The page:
Is Zoroastrianism an Ecological Religion?

Authors

  • Richard Foltz Concordia University
  • Manya Saadi-nejad Concordia University

DOI:

https://doi.org/10.1558/jsrnc.v1i4.413

Keywords:

Zoroastrianism, environmental ethics, religion and nature

Abstract

In recent years a number of Zoroastrian scholars have sought to characterize Zoroastrianism as the ‘world’s first environmental religion’, pointing to a number of rituals and injunctions aimed at safeguarding nature from activities seen as polluting. However, while the tradition does indeed enjoin Zoroastrians to respect and protect many aspects of nature, pollution is seen in ritual terms, not ecological ones. Moreover, in the dualistic Zoroastrian worldview which posits an ongoing struggle between the forces of good and evil, many animal and plant species are seen as being on the side of evil and are thus to be destroyed whenever possible. This worldview can at times set Zoroastrianism in opposition to that of contemporary science that, generally speaking, does not distinguish between good and bad species, but sees all as integral to the healthy functioning of ecosystems.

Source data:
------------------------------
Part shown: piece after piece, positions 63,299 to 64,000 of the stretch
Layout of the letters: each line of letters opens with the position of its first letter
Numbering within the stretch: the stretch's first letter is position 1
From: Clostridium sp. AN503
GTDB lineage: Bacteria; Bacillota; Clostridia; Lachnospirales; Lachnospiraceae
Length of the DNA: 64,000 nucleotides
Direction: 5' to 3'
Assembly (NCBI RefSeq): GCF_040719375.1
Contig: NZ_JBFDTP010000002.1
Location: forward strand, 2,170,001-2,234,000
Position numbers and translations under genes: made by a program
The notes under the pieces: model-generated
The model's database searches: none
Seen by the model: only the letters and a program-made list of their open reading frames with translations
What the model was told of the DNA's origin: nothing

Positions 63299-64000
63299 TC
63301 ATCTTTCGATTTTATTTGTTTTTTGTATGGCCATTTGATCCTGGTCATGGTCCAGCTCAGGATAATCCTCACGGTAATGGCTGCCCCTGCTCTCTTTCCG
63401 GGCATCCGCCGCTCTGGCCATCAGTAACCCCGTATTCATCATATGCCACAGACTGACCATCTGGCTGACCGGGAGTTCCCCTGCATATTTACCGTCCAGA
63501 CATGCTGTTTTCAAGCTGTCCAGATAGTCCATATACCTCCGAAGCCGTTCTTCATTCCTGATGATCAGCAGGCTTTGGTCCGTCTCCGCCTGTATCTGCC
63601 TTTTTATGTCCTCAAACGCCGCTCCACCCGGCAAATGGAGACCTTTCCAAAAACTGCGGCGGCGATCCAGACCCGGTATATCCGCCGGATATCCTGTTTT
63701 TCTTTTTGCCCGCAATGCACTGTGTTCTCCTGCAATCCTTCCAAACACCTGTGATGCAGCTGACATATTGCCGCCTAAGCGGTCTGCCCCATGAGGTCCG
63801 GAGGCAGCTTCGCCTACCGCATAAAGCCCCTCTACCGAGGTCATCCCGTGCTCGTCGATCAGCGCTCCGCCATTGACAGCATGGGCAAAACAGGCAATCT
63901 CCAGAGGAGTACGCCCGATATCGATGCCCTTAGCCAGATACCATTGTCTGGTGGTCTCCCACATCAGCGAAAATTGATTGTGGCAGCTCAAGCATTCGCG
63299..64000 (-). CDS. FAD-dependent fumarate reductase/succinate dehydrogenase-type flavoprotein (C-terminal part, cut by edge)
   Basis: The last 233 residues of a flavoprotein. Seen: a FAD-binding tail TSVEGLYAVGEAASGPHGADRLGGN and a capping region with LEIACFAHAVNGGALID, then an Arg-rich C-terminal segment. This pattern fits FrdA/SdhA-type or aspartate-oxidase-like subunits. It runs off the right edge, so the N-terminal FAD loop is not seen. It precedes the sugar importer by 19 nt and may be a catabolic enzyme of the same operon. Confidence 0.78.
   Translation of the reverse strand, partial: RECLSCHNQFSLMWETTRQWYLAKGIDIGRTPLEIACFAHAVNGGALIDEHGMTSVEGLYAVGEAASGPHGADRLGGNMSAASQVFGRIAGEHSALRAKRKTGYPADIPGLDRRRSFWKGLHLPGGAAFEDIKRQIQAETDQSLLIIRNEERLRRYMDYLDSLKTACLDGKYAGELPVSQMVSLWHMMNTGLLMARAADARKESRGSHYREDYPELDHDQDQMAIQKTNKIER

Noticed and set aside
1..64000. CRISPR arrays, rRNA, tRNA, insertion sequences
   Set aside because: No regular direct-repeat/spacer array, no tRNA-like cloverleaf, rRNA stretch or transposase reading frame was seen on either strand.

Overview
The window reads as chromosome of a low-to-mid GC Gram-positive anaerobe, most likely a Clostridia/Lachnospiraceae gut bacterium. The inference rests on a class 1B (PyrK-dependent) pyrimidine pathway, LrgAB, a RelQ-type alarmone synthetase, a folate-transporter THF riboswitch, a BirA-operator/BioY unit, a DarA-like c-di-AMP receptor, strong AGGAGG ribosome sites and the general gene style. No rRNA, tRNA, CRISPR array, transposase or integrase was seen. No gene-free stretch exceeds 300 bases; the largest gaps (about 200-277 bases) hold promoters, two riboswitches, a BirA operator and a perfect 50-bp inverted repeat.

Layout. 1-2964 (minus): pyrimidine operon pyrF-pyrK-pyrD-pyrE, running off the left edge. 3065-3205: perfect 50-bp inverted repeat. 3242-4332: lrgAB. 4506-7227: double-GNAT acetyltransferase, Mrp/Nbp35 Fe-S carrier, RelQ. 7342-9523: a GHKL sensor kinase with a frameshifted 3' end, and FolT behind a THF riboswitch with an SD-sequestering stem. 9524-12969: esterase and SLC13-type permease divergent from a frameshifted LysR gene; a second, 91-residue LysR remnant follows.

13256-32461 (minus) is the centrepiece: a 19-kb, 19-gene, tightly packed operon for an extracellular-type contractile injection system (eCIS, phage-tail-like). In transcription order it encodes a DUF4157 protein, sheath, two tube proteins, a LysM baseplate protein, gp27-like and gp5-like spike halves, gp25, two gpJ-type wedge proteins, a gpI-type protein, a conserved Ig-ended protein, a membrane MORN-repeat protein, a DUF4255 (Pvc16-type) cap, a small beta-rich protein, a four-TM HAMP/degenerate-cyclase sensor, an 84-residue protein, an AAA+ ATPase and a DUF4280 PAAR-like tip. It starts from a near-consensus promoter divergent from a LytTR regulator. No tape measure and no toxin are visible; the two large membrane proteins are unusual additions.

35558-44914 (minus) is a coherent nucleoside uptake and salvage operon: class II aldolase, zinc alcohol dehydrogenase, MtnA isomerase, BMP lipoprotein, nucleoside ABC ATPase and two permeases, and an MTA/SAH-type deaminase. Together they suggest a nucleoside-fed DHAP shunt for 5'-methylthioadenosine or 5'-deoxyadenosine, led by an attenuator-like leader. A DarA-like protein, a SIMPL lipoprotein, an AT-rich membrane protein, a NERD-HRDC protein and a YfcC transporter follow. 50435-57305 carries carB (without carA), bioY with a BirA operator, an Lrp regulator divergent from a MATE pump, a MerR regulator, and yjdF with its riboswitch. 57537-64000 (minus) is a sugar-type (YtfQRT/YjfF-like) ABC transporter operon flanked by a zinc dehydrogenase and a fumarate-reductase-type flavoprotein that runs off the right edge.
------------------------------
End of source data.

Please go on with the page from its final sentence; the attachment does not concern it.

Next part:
Author Biographies

Richard Foltz, Concordia University

Associate Professor

Manya Saadi-nejad, Concordia University

Research Associate

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Published

2008-01-25

How to Cite

Foltz, R., & Saadi-nejad, M. (2008). Is Zoroastrianism an Ecological Religion?. Journal for the Study of Religion, Nature and Culture, 1(4), 413–430. https://doi.org/10.1558/jsrnc.v1i4.413

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Section

Articles